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Wild Leafy Vegetable Mormodica Foetida, Improves Metabolic Syndrome Markers And Sperm Parameters In Diet Induced Obese Male Rats | 50170
ISSN: 2167-0870

Journal of Clinical Trials
Open Access

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Wild leafy vegetable Mormodica foetida, improves metabolic syndrome markers and sperm parameters in diet induced obese male rats

2nd International Conference on Clinical Trials and Therapeutic Drug Monitoring

Constance R Sewani-Rusike

Walter Sisulu University, South Africa

ScientificTracks Abstracts: J Clin Trials

DOI: 10.4172/2167-0870.C1.010

Abstract
Metabolic syndrome is a growing problem worldwide and in South Africa. It encompasses obesity and its associated complications including dyslipidemia, hypertension, insulin resistance which predisposes to the development of type-2 diabetes. Food plants are being investigated as nutraceuticals to combat obesity and its complications. Mormodica foetida is commonly used in the Eastern Cape of South Africa as a vegetable and condiment in food preparations. Additionally, it is used medicinally for the treatment of hypertension. In the present study, the effects of a hydroethanolic extract of M. foetida on metabolic syndrome were investigated in a high-energy diet-fed (HED) rat model at a dose 150 mg/kg body weight. After 12 weeks on HED, rats were treated daily with extract for five weeks. Untreated rats showed fat accumulation, glucose intolerance, increased blood pressure, increased LDL and reduced sperm motility with no change in sperm count. Treatment with M. foetida improved all parameters with an increase in sperm count. However, no significant change in serum HDL cholesterol was observed in both untreated and treated rats. These results show potential for M. foetida in the treatment of obesity and associated metabolic disorders.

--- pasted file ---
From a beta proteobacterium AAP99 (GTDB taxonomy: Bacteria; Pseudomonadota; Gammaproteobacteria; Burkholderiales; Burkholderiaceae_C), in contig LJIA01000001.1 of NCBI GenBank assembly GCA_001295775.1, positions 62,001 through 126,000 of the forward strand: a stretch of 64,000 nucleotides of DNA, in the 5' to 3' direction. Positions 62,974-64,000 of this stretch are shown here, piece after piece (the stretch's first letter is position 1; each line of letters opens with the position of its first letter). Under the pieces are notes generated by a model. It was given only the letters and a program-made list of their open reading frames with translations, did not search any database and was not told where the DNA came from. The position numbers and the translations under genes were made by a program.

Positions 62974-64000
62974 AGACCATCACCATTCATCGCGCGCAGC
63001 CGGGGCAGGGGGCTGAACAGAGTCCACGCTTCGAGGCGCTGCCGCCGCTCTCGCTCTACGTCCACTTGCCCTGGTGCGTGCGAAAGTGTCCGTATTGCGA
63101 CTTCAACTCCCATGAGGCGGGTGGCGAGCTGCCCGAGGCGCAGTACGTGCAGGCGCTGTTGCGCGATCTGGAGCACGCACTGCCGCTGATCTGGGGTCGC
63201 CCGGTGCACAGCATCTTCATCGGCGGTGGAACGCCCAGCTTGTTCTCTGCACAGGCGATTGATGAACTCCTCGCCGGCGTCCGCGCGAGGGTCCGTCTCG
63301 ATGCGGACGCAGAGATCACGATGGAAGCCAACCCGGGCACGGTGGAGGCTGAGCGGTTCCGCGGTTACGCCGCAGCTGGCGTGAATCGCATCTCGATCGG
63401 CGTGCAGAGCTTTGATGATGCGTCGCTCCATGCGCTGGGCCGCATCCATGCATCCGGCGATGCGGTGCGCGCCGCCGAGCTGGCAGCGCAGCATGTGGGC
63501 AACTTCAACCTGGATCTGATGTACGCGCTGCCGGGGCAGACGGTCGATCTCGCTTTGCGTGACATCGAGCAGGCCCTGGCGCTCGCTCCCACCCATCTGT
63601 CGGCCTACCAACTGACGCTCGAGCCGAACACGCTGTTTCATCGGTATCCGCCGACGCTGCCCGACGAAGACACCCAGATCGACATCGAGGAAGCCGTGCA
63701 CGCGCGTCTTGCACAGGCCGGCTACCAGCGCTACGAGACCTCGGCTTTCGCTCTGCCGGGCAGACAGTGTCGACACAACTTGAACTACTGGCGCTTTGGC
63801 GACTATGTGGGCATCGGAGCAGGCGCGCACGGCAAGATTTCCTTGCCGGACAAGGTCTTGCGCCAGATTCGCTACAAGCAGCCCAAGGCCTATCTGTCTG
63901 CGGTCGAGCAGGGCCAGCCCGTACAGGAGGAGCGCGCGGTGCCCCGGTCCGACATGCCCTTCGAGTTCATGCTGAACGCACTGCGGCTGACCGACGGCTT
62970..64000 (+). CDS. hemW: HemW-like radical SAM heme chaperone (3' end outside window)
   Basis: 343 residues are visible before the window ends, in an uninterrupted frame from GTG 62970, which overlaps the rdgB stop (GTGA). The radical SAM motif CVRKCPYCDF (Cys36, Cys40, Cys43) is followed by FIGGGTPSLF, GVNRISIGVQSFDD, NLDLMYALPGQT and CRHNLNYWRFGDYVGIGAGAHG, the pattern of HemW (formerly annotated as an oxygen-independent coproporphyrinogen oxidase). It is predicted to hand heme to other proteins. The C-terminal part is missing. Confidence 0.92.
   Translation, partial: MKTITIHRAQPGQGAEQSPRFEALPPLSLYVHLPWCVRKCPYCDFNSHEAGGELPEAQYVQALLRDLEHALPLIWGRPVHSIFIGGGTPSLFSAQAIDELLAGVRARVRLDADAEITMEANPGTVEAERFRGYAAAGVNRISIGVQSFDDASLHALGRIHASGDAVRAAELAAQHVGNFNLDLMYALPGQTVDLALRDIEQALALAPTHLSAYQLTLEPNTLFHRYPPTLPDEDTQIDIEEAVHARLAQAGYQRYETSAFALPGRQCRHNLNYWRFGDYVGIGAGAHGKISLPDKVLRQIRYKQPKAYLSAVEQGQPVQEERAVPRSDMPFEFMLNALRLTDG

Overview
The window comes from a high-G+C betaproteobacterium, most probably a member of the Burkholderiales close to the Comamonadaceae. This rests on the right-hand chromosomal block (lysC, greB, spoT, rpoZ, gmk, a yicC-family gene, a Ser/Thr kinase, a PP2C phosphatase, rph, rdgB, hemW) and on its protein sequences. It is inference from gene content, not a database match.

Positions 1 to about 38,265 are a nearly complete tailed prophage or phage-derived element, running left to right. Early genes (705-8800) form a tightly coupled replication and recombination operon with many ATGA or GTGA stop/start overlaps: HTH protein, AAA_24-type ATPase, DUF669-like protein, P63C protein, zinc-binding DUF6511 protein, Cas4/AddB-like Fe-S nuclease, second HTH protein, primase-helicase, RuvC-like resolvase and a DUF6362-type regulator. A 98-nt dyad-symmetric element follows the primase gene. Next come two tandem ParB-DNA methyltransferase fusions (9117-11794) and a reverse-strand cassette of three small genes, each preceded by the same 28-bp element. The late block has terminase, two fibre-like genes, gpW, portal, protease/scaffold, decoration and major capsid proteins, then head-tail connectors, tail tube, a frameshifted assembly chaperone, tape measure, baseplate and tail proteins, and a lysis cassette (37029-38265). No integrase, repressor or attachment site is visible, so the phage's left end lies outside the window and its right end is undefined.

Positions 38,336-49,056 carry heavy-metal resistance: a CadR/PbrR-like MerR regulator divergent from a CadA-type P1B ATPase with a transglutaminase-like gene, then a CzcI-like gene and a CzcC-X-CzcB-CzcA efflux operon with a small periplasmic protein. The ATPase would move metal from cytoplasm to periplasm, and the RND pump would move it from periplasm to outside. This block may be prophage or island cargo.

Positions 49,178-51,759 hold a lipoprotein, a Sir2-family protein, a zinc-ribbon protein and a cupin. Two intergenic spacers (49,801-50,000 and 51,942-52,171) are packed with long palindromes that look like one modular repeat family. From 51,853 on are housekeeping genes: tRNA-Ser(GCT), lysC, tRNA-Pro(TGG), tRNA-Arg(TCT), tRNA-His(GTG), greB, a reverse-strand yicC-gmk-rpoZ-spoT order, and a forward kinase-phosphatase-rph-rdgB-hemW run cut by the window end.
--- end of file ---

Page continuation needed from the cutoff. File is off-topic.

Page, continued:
Biography

Constance R Sewani-Rusike completed her PhD studies at Michigan State University (East Lansing, USA) after which she studied Medicine at the University of Zimbabwe. Her primary research interests are in Reproductive biology – investigating the effects of indigenous plant foods and medicinal plants on reproductive function.

Email: [email protected]

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